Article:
11. There was a risk that Laura (Dafne Keen) would come off as “ridiculous” onscreen. “Would anyone believe the power and intensity and ferocity of this little kid and her foot claws.” He credits her performance for overcoming all of those concerns and delivering something truly special and remarkable here.
12. The film was shot primarily in and around New Orleans with a month of exterior work filmed in New Mexico. They had lost Stewart to a stage production by that time though meaning they had to intercut footage shot previously into the big scenes where the crew escape from Pierce. He details one thirty second sequence as follows. “This is shot in New Mexico. New Mexico. Louisiana, two months earlier. New Mexico. Louisiana. New Mexico. Louisiana.”
13. He knew that the internet being what it is audiences would know by the time they saw the film that Laura is essentially “a mini Wolverine, so you build the film with this anticipation.”
14. There’s obviously stunt performers and doubles involved in Keen’s scenes, “but you’d be amazed how much of this stuff Dafne’s doing, even wire work was one of her favorite things.” He says most adults are tired of wire work almost immediately, but Keen was always wanting to do more.
15. His goal with Marco Beltrami’s score was to avoid the typical sounds of big summer blockbusters and comic book films. “I wanted a more ’70s feel, I wanted more a kind of thriller or detective movie score, a more intimate score, something that wasn’t trying at every moment to bring the London Philharmonic to bear on the action.”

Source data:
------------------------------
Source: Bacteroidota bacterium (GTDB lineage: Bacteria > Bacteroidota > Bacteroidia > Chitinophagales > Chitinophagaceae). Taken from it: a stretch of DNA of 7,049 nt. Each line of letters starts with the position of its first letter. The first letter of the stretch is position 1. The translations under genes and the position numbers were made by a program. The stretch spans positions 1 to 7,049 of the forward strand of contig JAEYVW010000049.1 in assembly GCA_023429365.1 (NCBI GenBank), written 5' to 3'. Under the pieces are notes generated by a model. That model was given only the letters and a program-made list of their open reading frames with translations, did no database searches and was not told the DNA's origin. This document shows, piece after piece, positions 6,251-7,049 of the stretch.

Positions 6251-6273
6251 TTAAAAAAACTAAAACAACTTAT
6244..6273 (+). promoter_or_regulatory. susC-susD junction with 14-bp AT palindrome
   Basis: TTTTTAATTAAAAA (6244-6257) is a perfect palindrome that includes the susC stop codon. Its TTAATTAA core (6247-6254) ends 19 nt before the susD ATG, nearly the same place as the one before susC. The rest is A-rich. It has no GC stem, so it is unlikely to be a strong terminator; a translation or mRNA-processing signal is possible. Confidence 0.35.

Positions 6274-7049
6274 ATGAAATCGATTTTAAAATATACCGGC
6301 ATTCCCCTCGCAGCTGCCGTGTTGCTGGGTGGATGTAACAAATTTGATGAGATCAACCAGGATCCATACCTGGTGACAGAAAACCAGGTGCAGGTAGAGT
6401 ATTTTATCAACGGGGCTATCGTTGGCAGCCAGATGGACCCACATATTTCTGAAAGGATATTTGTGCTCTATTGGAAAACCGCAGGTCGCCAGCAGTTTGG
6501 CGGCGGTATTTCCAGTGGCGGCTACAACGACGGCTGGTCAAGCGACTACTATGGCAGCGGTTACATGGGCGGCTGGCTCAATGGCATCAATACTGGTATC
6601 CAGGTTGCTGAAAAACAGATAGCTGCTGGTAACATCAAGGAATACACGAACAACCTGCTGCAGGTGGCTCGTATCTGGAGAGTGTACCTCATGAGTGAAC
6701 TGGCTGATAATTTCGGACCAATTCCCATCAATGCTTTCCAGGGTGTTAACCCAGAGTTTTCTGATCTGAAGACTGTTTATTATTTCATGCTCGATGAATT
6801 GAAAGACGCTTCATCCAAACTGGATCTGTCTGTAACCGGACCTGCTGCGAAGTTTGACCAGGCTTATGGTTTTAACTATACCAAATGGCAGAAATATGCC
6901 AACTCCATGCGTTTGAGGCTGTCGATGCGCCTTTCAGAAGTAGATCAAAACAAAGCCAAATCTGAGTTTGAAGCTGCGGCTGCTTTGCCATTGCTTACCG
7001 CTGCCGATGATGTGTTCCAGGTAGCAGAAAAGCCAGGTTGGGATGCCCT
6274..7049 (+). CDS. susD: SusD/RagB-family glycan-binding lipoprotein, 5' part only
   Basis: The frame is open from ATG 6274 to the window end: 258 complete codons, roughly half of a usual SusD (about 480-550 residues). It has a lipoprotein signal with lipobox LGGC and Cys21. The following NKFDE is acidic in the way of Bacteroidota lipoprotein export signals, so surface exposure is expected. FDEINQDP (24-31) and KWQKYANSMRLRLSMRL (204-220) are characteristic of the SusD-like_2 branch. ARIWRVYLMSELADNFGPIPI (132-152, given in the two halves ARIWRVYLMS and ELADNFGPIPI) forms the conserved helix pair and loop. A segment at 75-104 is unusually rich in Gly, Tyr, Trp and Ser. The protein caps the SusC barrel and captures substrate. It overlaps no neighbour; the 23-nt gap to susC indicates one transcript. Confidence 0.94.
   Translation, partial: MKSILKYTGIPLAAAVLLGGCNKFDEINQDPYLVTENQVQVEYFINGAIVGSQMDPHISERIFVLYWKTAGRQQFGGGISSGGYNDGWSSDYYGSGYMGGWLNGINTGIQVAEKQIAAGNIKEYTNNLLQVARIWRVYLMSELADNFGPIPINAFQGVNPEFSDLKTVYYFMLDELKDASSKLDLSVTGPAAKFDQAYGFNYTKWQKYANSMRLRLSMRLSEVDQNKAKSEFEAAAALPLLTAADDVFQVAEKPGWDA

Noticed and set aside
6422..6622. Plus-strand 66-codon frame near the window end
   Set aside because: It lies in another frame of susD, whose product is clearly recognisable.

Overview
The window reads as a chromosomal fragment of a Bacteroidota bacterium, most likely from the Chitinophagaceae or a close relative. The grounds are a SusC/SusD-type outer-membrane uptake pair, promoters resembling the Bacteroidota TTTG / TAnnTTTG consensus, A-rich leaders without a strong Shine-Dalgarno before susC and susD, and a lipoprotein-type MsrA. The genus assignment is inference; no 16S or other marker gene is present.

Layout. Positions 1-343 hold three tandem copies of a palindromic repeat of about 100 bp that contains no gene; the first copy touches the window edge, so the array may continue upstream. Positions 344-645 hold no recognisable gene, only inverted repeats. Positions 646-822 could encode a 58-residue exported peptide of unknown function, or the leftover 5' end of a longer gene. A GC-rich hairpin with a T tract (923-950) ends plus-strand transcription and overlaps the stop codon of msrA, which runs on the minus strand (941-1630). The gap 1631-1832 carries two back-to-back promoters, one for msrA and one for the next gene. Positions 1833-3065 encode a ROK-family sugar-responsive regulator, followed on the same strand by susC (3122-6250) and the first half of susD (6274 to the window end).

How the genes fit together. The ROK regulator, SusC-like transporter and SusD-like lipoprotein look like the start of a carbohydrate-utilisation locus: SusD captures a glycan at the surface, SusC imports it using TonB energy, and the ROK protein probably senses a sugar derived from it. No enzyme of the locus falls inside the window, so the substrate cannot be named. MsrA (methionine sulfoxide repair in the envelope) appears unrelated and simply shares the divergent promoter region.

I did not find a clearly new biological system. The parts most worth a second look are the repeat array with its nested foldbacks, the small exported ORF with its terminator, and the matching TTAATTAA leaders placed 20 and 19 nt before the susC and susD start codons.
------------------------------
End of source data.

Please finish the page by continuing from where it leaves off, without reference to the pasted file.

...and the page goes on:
16. He says CG and green screen work has “robbed movies of a kind of authenticity that I miss. The films always film oddly fake even though the effects work is often amazing.” Preach.
17. He pimps the black & white version (included on a second Blu-ray) saying “the idea of releasing a monochromatic version of this movie really was the very organic result of early stills that I was taking in production, some of which I was releasing on Twitter, and I was making them black & white, and I think it startled all of us because I think it’s conventional wisdom that audiences don’t like black & white, it seems old-fashioned. People responded so intensely to those stills that it occurred to us to try and make a black & white version of the film.” He credits cinematographer John Mathieson with shooting a film that works beautifully in color or b&w.
18. The secret videos shot by the nurse were meant to appear as if she could actually have shot them surreptitiously, but he acknowledges they grow more elaborate as they go on. “My hope being that you’re being drawn into the story that Gabriela (Elizabeth Rodriguez) is telling and less and less aware that the film-making and the cutting of her video might be a little beyond the level of your average nurse. Not that nurses can’t make great films.”
19. “One of the motifs of the movie is hands holding hands.” The shot of Laura looking at the casino mannequins first sets up the symbol of interlocked hands between a parent and a child as something she’s longing for.
20. He says George Stevens’ Shane is “a masterpiece of golden age American film-making.”